Take a look at this passage :
For the message about the cross is foolishness to those who are perishing, ‘but to us who are being saved it is the power of God. For it is written, ‘I will destroy the wisdom of the wise, and the discernment of the discerning I will thwart.’ Where is the one who is wise? Where is the scribe? Where is the debater of this age? Has not God made foolish the wisdom of the world? For since, in the wisdom of God, the world did not know God through wisdom, God decided, through the foolishness of our proclamation, to save those who believe. For Jews demand signs and Greeks desire wisdom, but we proclaim Christ crucified, a stumbling-block to Jews and foolishness to Gentiles, but to those who are the called, both Jews and Greeks, Christ the power of God and the wisdom of God. For God’s foolishness is wiser than human wisdom, and God’s weakness is stronger than human strength. (1 Corinthians 1:18-25)
When you read this passage you are reading “pure Paul”. Paul was a man schooled and skilled in classical rhetoric – the ability to ‘play with words’, particularly the setting up of contrasts and paradoxes. This passage is a supreme example, in which Paul takes predictable definitions of wisdom and foolishness, and turns them upside down. It’s easy to get lost in the abstractness of this passage while trying to follow his Snakes and Ladders route through wisdom/folly, but his point is at heart quite simple : The Jesus Story – and particularly the bit about the Cross – makes no sense to the sensible.
Yes, that’s right. The Jesus story makes no sense. It defies 1st century categories of ‘common sense’ or ‘intelligent wisdom’, and it still does in our century. Paul insists that the Cross of Jesus is the crux – literally – of God’s healing and reconciling relationship with humanity. And reading that sentence doesn’t ‘make sense’ does it? As one commentary on Paul puts it “the cross was a lousy marketing tool in the1st century world.” Agreed. It’s no better in the 21st century either.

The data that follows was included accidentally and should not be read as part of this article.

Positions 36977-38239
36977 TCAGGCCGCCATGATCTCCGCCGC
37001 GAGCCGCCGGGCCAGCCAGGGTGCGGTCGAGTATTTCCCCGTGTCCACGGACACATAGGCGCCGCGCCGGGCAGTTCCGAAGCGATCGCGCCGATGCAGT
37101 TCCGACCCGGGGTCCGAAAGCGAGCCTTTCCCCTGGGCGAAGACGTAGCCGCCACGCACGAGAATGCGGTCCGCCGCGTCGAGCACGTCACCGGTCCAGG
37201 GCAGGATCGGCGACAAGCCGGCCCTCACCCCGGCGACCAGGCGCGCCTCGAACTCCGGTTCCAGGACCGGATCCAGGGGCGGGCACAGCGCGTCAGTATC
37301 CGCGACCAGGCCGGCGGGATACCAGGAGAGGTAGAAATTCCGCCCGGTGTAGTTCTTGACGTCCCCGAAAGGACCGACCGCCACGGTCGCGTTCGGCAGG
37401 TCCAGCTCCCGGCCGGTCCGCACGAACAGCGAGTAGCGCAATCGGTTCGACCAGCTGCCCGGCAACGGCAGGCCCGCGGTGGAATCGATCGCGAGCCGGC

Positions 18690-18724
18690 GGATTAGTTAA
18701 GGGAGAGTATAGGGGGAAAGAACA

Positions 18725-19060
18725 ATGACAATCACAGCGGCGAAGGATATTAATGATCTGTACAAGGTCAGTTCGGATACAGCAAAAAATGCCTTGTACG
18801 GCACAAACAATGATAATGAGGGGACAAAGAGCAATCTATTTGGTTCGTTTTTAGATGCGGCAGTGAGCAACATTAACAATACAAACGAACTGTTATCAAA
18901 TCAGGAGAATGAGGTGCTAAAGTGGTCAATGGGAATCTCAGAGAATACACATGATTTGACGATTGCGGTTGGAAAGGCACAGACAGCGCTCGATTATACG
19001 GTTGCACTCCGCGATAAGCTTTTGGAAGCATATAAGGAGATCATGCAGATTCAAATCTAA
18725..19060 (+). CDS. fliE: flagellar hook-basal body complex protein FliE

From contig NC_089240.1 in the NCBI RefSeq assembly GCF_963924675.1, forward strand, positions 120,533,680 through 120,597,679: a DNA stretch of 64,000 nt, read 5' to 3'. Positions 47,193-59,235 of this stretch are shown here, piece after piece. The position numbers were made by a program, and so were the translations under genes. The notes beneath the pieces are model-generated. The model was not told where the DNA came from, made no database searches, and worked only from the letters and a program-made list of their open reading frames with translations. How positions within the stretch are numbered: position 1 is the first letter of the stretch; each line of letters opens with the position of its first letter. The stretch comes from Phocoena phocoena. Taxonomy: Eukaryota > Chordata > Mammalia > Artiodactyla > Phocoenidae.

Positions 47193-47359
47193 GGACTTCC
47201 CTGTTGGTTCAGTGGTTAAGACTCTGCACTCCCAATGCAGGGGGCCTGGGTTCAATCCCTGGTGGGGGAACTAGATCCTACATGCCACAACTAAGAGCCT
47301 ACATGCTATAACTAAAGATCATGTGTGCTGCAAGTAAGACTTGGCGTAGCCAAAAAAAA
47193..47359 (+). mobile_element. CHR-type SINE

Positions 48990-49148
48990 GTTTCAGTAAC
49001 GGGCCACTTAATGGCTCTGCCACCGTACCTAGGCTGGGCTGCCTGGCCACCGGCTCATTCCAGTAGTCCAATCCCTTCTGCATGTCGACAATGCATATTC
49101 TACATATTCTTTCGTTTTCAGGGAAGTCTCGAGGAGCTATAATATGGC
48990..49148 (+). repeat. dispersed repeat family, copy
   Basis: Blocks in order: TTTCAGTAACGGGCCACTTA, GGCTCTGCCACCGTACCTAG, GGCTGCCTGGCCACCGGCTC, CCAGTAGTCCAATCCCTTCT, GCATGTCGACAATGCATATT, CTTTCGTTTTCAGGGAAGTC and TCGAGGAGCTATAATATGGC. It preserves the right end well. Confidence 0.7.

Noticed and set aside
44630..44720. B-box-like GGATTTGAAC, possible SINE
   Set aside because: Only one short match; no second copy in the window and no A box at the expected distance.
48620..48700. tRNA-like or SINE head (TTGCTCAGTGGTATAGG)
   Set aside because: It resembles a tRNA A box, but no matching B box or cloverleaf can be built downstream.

No amount of philosophical wisdom, theological education, innate Mensa-like intelligence is going to make the story of the cross of Jesus ‘sensible’. The Christian faith is centred on this story of God loving the world so much that God becomes physically enfleshed in our world in Jesus, an itinerant carpenter / teacher, who is executed by Rome for disturbing the status quo with his message of the Kingdom of God. God Crucified makes no sense. Those of us who are tempted to make it so, says Paul, are barking up the wrong tree. We will be laughed at by the sensible who will tell us “believing in a God who loses makes no sense.” And ultimately we will fail, at the level of logic, to make this awful cross seem anything like good news.
And yet…. Paul says, to “those who are being saved it is the power of God.” Well there’s a mouth-full! “Being saved” is such loaded language these days, and “power of God” isn’t that much better. To me, ‘being saved’ needs to be seen in the context of God’s love. What might this phrase mean to someone who, in the midst of tremendous anxiety over the illness of a parent, or a child? When the community gathers, to pray, to provide rides to the nursing home, to look after the other kids, to festoon the doorstep with casseroles, to offer a hug, and a wordless tear of empathy, I wonder if that’s when the anxious one experiences the ‘saving’ presence of the love of God coming so close that the experience of human suffering is known and shared with this Crucified One, who is the very expression of the intimate – and saving – love of God. Does that make sense to the head? Probably not, but as I write this, and as I think of the times when I have experienced it in my times of turmoil, I KNOW I can feel (sense) in my heart and soul ……..holy wisdom that defies wise foolishness……
What do you think?? To leave a comment, click on the tiny “comments” just below, and it will open a reply box for you.